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Geothermal heat pumps offer big energy savings

02/02/15

Home geothermal heat pump

Are you interested in the cutting edge of energy efficiency? For most households, the top-of-the-line when it comes to slashing heating and cooling bills is a geothermal heat pump. Take advantage of underground temperatures to heat your home in the winter, cool it in the summer and even supplement your hot water heater, all for a minimum cost. If you’ve got the means to install a geothermal heat pump, you can cut your fuel spending down dramatically.

Ground Heat, not Magma

Despite the name, geothermal heat pumps actually have nothing to do with lava or volcanos.  While there are technologies that use heat from deep underground either directly or to create electricity, when it comes to household use the term geothermal only applies to the temperatures in the first ten feet or so of dirt below the ground. The technology works by taking advantage of steady ground temperatures throughout the year, which maintain a range between 50 to 60 degrees Fahrenheit.

The heat pump works via a series of pipes or tubes, which can be installed under the house vertically, horizontally, or in a body of water. Water, antifreeze or another fluid circulates through the tubes. In the winter, the fluid coming from the house is colder than the ground, so it picks up heat and brings it back inside. In the summer, the opposite process occurs, when warm fluid from the house is cooled down by its journey underground. A heat exchanger then uses the fluid to warm or cool the air and distribute it throughout the house.

Some geothermal heat pumps also work in conjunction with a desuperheater, which piggybacks off the heat exchange to warm up your household water in the wintertime, and takes advantage of the heat leaving your house to do the same in the summer.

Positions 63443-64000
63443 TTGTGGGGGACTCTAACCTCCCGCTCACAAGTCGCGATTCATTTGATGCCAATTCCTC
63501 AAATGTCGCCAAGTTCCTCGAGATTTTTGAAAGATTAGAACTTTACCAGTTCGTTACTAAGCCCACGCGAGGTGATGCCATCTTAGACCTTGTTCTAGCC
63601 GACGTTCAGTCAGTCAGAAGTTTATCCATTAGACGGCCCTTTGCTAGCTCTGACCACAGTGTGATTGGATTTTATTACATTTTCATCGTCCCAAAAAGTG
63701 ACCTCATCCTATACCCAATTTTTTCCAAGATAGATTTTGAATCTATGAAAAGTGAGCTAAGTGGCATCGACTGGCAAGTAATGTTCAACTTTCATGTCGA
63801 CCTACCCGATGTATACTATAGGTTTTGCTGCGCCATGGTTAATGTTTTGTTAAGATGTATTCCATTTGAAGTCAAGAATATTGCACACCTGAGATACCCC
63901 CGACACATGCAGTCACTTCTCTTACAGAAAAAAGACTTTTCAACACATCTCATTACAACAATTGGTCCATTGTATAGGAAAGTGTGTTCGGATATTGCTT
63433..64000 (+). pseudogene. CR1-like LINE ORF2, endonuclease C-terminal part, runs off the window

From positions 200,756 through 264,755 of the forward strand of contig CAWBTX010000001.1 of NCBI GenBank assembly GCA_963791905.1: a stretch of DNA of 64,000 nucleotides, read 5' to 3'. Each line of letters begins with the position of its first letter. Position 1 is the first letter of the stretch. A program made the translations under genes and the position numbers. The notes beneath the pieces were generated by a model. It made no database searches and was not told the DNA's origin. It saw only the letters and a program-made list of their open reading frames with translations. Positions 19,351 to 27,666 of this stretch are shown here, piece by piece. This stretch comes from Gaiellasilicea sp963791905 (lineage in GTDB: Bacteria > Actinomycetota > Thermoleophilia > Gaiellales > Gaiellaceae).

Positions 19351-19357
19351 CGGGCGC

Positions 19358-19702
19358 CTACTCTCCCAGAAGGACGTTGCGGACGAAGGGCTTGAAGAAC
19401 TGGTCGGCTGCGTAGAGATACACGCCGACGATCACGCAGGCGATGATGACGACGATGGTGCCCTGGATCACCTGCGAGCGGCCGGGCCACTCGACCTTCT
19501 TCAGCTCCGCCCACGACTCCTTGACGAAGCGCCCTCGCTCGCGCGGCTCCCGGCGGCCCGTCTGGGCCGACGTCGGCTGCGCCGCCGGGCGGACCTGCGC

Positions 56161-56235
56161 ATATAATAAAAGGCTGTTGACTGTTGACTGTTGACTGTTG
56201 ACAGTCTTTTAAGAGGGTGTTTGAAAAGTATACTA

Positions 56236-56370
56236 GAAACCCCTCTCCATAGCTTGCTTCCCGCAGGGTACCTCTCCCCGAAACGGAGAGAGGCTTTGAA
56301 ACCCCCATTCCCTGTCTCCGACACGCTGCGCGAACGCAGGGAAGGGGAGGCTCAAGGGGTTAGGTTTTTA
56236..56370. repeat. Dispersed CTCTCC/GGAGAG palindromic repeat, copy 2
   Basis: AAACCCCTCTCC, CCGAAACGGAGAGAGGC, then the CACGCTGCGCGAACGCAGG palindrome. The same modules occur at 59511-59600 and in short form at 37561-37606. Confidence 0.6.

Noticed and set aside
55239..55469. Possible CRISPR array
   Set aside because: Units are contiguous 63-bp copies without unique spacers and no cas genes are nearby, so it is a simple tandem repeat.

Costs and Benefits

Installing a geothermal heat pump carries a hefty price tag. Total startup costs can approach and exceed $25,000. However,   you can get federal tax credits to recoup up to a third of your costs at least until the end of 2016. Furthermore, you can make up the initial cash outlay over time with savings in your fuel bills. You still have to pay for electricity to run the pump, but the total bills for wintertime should be substantially less than using a standard furnace or boiler. The exact savings vary greatly depending on where you live, how big your house is, what fuel you use and the specific model of heat pump you have installed.

The federal ENERGY STAR program maintains a list of heat pumps that meet the strictest efficiency standards, so you know you’re getting the most bang for your buck. If a geothermal heat pump sounds right to you, call up an HVAC professional to assess your house and help you calculate your potential costs and savings. Next winter, you could sleep soundly at night knowing that you are being kept warm by the power of the earth.

Contact local One Hour Heating & Air Conditioning® for advice on available options for heating and cooling your home.


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